Barbecuing Techniques There are three basic methods of cooking food on a barbecue; they vary according to how much patience is required from you, the chef, but the one thing they have in common is that when done right, the results are excellent.
Direct Grilling This is the simplest and most commonly-used way of barbecuing in the UK and involves the direct application of heat to food. Once the charcoal (on a charcoal barbecue) has stopped flaming and turned white (about 20-30 minutes after lighting), it is spread evenly beneath the grill, giving a consistent heat to all areas. The food is placed on the grill and, to avoid any burning, will probably be turned several times during the cooking process. Here's a hint: use tongs rather than a fork to turn your burgers and so on. With tongs you can turn the meat without piercing it and that means, a) the food with be moist and tender, and b) you avoid flare-ups as the hot fat ignites on contact with the coals. Once the food is cooked you could serve immediately but if you need to keep it warm, you've got two choices. You could keep an area beneath the grill free of charcoal or you could place a few layers of aluminium foil at the edge of the grill and use it to 'park' the cooked food and keep it warm.
Indirect Grilling This method is still grilling in the sense that it's dry and relatively high heat, but as the food isn't placed directly above the heat source the cooking time is longer and larger cuts of meat can be barbecued. For this, you'll need a BBQ with a lid. Once the charcoal is ready, don't spread it around evenly but keep it to one side of the grill and place a metal dish to act as a drip tray under the main part of the grill area. Put the food on the grill above the tray and close the lid. This method approximates the working of a kitchen oven. It takes more time but the pay-off is that the meat will be tender and have cooked more evenly (although in order to ensure that, you should turn the meat once during cooking. Either that or arrange the charcoal in a ring, surrounding the cooking area). Another advantage of this method is that once proceedings are under way you can chill out and join the party for a while, unlike direct grilling which requires your constant supervision. Another hint: although this way of cooking obviously lends itself to large joints of meat or whole chickens (not so much a Sunday roast as the Sunday barbeque) it also works well for sausages which, because of the fat content, can be problematic when direct grilling. Finally, if you really have to have that slightly blackened, 'barbecued' look, you can always put the food directly over the coals for a few minutes once it's cooked.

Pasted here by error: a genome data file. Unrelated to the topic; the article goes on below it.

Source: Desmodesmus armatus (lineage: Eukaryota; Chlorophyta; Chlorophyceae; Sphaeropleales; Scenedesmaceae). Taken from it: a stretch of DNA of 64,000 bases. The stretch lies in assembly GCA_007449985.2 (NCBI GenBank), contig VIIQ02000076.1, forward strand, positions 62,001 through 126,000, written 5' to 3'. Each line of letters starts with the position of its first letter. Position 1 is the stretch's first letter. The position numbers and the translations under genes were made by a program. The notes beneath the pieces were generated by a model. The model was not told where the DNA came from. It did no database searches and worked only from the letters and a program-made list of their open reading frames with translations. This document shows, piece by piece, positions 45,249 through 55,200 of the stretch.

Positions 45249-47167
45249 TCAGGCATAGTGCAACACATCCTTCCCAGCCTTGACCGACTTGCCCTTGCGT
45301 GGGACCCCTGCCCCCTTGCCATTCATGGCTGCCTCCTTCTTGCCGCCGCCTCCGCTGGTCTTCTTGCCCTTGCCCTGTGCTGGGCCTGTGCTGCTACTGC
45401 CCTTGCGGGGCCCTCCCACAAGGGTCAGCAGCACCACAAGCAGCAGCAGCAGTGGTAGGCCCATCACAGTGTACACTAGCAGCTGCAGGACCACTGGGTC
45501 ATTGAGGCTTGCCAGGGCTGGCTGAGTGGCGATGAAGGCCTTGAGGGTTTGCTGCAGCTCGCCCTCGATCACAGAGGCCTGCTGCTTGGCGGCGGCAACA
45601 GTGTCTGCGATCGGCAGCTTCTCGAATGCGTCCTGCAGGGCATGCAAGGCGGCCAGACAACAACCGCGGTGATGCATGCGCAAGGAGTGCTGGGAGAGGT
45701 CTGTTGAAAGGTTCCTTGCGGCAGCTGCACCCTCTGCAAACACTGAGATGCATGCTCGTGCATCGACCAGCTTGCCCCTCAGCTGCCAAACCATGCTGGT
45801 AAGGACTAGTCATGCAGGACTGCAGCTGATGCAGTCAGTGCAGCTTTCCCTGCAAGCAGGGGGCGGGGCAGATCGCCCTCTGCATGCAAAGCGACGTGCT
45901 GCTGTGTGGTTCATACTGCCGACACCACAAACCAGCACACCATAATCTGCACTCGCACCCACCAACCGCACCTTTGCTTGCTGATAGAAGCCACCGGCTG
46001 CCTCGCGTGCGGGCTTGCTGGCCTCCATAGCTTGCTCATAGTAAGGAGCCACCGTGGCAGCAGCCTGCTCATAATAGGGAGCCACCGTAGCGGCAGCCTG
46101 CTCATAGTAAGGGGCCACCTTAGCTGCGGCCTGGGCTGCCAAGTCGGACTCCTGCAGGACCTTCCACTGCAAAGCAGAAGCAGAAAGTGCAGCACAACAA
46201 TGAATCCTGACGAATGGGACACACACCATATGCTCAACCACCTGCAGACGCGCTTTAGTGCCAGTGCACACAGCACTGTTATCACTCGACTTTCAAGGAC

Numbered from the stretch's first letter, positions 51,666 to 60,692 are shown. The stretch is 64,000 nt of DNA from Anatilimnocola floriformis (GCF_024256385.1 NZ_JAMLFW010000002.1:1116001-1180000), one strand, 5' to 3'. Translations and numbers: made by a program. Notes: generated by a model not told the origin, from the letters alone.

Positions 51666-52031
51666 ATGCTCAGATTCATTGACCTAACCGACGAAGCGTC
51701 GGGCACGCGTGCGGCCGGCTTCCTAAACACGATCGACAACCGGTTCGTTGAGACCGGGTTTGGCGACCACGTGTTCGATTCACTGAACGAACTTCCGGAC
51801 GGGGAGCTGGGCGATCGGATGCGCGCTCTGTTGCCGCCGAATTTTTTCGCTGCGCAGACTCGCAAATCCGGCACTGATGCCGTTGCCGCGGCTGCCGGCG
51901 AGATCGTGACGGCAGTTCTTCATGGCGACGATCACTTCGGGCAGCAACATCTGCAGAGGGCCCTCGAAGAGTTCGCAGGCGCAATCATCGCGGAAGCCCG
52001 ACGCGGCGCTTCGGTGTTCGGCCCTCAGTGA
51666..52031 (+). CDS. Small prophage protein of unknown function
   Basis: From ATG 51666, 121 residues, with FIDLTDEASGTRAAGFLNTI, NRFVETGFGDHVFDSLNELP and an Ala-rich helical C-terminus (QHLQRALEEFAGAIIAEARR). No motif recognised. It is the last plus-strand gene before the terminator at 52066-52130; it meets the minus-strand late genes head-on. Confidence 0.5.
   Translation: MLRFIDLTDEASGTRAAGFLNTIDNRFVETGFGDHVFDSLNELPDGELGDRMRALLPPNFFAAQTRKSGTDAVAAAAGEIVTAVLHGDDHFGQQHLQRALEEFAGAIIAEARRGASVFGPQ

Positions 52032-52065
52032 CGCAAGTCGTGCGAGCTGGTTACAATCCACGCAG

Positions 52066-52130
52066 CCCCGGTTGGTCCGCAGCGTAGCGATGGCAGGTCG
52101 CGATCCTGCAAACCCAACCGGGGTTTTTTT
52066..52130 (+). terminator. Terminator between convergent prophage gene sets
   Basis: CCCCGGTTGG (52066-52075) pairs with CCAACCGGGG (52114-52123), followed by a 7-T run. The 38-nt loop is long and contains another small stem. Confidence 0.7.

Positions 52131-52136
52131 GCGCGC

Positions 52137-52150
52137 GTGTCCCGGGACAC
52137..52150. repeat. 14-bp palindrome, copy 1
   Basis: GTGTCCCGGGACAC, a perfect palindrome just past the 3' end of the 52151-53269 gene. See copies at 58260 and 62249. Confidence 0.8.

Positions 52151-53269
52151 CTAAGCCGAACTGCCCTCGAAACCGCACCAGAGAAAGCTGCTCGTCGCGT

Smoking OK, getting even slower now. Smoking is the traditional barbecuing method in the Southern US states and involves no direct heat to the food at all. In fact, in most smoker barbecues the fire is actually contained in a separate box to the side of the main, enclosed cooking chamber. The temperature around the food is relatively low (about two-thirds that of a conventional grill) and the cooking is done by exposing the food to hot smoke passing through the chamber rather than flame or direct heat. The smoke comes from damp wood pellets or chips which are added to the fire box once the charcoal is ready for cooking (covered in that white ash). The knack is twofold. First, you must keep the smoke passing through because if it is trapped inside the cooking chamber the food will acquire a bitter, creosote-y taste; keep the air vents open for that free flow. Second, you need to maintain the temperature at the right level; many specialist smokers have a gauge on the lid allowing easy monitoring. The results will have a distinct smoky flavour and potentially be very, very tender because of the long cooking time. Different types of wood chips give different-tasting smokes and can be chosen to suit the food, for example, applewood chips to go with pork. Another possibility, if you're in the mood for an experiment, is that instead of soaking the wood chips in water beforehand, you could try beer or wine. Although the market is full of specialist smoker barbecues, as long as your regular barbeque has a lid, you can try smoking.
Published on Apr 16, 2012
Another hint: although this way of cooking obviously lends itself to large joints of meat or whole chickens (n ot so much a Sunday roas...